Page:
Whew, I've no desire to be harsh in a review of a children's book, but it might be difficult here. I'll do my best to be constructive rather than giving in and just ranting.
I think I understand what the author was trying to accomplish with the ridiculous over-the-top-ness of everything here. It seemed as though she was aiming for satire, which may actually be my biggest issue with the work. There are certain stories and certain genres in which satire is delightfully appropriate and helps illustrate certain ridiculousnesses that we've come to accept as the norm. A children's book, in my opinion at least, is not one of those appropriate places.
On top of which, the satire was handled with such poor grace and heavy-handedness that it made the characters seem boorish and hateful rather than silly and countrified (as I'm hoping was the intent, anyway).
The stereotypes were over-stereotyped in such a way that it was clear the intention was humor. Agent Agent, for example, or the too-perfect-to-be-real Dr. Hellion, not to mention Piper's parents or the improbably named country folk. And the attempts to go against stereotype (Nurse Tolle, the former professional linebacker nicknamed "Bone Grinder," for example) were just too heavy-handed to be funny.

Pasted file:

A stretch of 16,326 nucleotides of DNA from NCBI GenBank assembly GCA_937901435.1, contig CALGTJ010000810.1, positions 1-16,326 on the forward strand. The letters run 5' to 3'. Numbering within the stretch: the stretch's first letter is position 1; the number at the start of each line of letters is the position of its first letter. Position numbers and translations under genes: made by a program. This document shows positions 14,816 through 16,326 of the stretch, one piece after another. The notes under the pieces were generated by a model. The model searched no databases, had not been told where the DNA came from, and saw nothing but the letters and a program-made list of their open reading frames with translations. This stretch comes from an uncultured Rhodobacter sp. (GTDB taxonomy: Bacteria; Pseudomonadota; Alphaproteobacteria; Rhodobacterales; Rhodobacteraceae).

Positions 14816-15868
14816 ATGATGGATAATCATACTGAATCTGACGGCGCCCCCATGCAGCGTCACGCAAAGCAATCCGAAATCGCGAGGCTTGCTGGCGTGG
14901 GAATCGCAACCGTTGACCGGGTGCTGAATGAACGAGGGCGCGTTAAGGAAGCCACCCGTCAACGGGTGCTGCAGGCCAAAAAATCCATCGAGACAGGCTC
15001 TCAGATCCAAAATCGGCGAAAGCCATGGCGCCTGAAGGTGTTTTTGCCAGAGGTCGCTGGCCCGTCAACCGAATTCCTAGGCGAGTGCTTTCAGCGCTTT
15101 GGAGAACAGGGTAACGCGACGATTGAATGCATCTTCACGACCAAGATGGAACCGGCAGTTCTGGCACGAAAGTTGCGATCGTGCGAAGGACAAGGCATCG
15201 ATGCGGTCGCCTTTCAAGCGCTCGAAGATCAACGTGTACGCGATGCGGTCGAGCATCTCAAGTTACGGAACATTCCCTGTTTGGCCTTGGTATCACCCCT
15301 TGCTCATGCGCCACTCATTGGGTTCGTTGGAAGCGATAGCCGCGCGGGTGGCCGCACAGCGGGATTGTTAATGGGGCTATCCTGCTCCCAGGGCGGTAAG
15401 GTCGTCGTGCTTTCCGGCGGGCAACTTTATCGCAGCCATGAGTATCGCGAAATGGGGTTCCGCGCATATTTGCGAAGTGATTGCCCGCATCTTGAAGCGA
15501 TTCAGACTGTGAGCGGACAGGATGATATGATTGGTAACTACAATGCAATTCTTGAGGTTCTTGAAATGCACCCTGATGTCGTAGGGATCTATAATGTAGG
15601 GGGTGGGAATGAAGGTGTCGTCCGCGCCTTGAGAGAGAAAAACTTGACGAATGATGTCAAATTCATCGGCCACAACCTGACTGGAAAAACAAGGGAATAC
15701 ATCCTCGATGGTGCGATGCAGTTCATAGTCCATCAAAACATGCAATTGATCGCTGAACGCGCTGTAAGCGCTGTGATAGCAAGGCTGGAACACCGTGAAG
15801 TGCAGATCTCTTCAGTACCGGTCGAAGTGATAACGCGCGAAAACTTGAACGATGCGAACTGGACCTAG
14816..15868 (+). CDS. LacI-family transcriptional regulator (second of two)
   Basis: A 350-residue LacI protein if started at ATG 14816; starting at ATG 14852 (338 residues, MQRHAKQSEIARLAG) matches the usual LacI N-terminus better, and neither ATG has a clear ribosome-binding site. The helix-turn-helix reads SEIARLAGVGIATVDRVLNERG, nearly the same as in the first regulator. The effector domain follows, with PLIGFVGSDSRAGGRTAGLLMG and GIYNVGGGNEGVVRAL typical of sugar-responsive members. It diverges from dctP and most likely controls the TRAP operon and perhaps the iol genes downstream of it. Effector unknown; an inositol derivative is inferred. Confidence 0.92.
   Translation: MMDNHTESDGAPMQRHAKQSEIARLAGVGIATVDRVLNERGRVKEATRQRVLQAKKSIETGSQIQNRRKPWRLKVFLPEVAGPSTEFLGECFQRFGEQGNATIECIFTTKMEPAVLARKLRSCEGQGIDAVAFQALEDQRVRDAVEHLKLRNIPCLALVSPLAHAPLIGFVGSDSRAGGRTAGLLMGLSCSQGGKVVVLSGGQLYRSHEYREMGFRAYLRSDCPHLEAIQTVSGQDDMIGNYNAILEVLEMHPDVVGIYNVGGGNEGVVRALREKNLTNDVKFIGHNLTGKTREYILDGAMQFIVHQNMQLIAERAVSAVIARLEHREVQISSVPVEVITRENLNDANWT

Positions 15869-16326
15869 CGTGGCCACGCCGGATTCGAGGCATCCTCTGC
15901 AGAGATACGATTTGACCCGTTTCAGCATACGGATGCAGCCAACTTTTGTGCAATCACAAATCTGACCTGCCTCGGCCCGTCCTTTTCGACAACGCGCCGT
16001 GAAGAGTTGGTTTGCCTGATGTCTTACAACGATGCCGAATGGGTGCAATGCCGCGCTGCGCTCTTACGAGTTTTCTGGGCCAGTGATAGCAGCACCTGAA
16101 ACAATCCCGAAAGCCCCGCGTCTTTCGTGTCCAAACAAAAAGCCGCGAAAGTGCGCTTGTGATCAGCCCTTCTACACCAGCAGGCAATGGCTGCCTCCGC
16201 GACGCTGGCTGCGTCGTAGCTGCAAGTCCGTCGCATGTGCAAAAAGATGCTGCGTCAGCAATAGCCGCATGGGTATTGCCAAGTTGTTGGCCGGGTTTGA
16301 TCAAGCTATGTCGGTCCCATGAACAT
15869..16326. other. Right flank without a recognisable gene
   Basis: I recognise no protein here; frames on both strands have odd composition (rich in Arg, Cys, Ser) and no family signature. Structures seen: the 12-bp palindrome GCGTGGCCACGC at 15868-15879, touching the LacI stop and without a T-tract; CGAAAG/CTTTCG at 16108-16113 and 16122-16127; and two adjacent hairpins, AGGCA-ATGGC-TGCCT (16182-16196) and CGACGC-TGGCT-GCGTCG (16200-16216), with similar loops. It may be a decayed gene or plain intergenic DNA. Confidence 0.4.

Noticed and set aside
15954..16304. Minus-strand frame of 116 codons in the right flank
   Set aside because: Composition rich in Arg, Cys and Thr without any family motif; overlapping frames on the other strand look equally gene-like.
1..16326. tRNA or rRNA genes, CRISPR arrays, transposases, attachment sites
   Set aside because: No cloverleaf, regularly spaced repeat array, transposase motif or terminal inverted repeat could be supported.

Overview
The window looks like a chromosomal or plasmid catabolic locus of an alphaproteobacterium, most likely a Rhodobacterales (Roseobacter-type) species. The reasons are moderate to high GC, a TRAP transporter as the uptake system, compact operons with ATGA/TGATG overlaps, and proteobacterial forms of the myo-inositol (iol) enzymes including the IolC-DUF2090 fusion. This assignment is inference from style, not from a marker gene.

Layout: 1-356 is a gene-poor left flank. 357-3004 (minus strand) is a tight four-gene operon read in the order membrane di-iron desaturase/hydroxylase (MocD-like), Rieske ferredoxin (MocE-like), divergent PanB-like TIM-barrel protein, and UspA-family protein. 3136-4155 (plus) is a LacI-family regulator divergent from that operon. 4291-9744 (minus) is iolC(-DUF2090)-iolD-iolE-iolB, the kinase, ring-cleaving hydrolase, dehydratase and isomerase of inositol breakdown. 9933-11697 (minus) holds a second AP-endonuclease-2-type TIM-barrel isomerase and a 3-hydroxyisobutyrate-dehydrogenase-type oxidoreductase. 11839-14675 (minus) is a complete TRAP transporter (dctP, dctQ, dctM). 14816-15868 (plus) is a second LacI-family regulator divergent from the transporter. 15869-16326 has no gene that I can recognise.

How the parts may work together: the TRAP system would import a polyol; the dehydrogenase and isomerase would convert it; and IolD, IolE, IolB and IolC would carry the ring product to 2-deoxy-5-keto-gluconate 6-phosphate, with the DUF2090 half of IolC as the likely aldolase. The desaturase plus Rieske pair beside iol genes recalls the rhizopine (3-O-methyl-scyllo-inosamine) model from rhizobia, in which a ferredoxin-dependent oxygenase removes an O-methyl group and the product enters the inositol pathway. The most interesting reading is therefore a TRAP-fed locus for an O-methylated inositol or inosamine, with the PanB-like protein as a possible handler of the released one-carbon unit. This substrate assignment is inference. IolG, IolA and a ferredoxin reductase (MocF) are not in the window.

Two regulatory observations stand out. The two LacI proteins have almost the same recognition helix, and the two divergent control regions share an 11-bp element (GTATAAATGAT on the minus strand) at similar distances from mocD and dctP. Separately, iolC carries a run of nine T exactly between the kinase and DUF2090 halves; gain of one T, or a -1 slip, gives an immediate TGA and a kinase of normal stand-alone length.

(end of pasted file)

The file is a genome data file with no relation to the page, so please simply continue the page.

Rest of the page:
I think my biggest issue, however, is that in other works I've read where stereotypes are played on in such a way, the feeling behind it is one of fondness, of the type of gentle mocking you'd give a good and trusted friend. The feeling behind this felt more like a cackling glee at the chance to show the world the unbelievable ridiculousness of these types of people. And that's just not the feeling I want to have to have while reading a children's book. And not one I'd like for any child I know to have to deal with, either.
Wholeheartedly not recommended.